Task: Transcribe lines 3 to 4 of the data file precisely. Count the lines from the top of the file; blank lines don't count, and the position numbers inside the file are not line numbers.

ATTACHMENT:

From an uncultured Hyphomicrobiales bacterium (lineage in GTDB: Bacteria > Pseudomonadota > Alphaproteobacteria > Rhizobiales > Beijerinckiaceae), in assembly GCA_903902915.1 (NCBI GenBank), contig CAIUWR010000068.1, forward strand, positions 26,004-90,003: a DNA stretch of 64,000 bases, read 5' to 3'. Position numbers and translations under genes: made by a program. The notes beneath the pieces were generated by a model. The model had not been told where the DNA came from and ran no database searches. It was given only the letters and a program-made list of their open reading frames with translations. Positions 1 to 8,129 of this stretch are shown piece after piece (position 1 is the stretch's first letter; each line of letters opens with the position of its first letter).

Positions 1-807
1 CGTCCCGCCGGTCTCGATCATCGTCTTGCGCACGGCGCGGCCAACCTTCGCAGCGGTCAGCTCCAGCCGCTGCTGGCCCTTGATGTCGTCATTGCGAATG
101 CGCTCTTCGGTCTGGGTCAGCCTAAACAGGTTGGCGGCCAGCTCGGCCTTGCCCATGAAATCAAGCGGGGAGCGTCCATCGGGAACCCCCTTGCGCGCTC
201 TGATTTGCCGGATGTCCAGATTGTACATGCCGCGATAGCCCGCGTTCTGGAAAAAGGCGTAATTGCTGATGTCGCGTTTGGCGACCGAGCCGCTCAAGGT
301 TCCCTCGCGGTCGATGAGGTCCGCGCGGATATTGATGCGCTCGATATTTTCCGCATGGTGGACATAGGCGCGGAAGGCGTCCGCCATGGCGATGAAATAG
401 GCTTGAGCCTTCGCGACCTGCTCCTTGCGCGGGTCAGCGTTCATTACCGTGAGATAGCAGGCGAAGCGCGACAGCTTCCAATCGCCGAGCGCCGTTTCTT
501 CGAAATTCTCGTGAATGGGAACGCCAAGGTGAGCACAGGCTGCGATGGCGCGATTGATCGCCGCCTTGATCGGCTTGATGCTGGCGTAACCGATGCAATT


1 CGTCCCGCCGGTCTCGATCATCGTCTTGCGCACGGCGCGGCCAACCTTCGCAGCGGTCAGCTCCAGCCGCTGCTGGCCCTTGATGTCGTCATTGCGAATG
101 CGCTCTTCGGTCTGGGTCAGCCTAAACAGGTTGGCGGCCAGCTCGGCCTTGCCCATGAAATCAAGCGGGGAGCGTCCATCGGGAACCCCCTTGCGCGCTC